“You cannot see the forest for the trees” can be a metaphor for many school curriculums. The teachers are looking at the trees but often do not look at the forest, the big picture. They probably have not identified what the final outcomes or standards are for the course. What do they really want the students to be able to do or know at the end of the course? Doing well on the state benchmark is not the goal. How does this course fit into the students’ lifelong learning?
When I see a course with a long list of outcomes or standards, I wonder what the students really are to learn or do. One teacher summarized her course in a short sentence, “My students will write a ten page research paper using APA style.” She says that everything in the course leads up to the final paper. Everything else that is done in the course prior to the paper is building up the necessary prerequisite skills for the paper. She has a fixed goal and she has identified those skills necessary for her students to be successful.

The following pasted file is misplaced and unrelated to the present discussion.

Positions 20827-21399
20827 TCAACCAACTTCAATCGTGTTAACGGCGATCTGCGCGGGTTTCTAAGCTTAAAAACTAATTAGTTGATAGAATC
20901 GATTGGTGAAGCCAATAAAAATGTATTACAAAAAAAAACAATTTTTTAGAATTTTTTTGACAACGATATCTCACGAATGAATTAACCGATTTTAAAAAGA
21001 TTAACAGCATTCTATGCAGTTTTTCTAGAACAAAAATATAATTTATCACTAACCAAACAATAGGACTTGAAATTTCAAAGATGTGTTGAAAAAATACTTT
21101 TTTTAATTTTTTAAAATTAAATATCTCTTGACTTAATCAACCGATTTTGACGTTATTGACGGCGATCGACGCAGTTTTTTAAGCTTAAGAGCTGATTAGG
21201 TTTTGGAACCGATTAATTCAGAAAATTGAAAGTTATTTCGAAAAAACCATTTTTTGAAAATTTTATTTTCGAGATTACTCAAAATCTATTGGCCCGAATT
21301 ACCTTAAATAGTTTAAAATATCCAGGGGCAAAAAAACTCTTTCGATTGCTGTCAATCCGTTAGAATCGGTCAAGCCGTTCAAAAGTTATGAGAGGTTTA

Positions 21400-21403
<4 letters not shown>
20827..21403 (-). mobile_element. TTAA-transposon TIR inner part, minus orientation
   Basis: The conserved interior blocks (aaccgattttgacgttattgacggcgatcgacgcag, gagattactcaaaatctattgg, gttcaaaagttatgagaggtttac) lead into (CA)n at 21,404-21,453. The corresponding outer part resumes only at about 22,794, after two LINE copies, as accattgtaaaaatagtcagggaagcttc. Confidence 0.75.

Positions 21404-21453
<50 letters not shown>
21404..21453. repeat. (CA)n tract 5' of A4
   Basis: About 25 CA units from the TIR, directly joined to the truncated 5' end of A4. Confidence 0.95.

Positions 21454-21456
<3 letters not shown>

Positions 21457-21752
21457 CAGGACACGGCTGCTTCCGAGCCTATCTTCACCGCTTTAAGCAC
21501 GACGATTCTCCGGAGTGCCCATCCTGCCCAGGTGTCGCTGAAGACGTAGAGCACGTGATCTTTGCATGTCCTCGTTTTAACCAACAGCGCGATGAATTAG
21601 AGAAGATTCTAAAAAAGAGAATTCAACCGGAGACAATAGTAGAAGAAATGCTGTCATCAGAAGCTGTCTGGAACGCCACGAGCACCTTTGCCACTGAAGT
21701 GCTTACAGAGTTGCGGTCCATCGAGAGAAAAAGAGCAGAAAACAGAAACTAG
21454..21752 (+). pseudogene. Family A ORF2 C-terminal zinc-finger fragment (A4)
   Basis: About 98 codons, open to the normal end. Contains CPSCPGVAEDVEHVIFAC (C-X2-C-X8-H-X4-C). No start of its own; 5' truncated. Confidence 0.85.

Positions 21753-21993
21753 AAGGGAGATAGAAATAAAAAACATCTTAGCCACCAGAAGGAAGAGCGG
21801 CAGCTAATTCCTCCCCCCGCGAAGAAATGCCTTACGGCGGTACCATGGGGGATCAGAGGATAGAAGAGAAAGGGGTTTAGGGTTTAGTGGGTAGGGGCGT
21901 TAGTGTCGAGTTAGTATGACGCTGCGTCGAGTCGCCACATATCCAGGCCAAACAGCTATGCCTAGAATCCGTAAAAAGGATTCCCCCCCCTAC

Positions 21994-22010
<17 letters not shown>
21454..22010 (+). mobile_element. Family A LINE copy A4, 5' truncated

Do you have a final outcome for your students? How do you scaffold their learning so that they can be successful learners? How do you use technology to assist in that scaffolding and keeping track of their successes?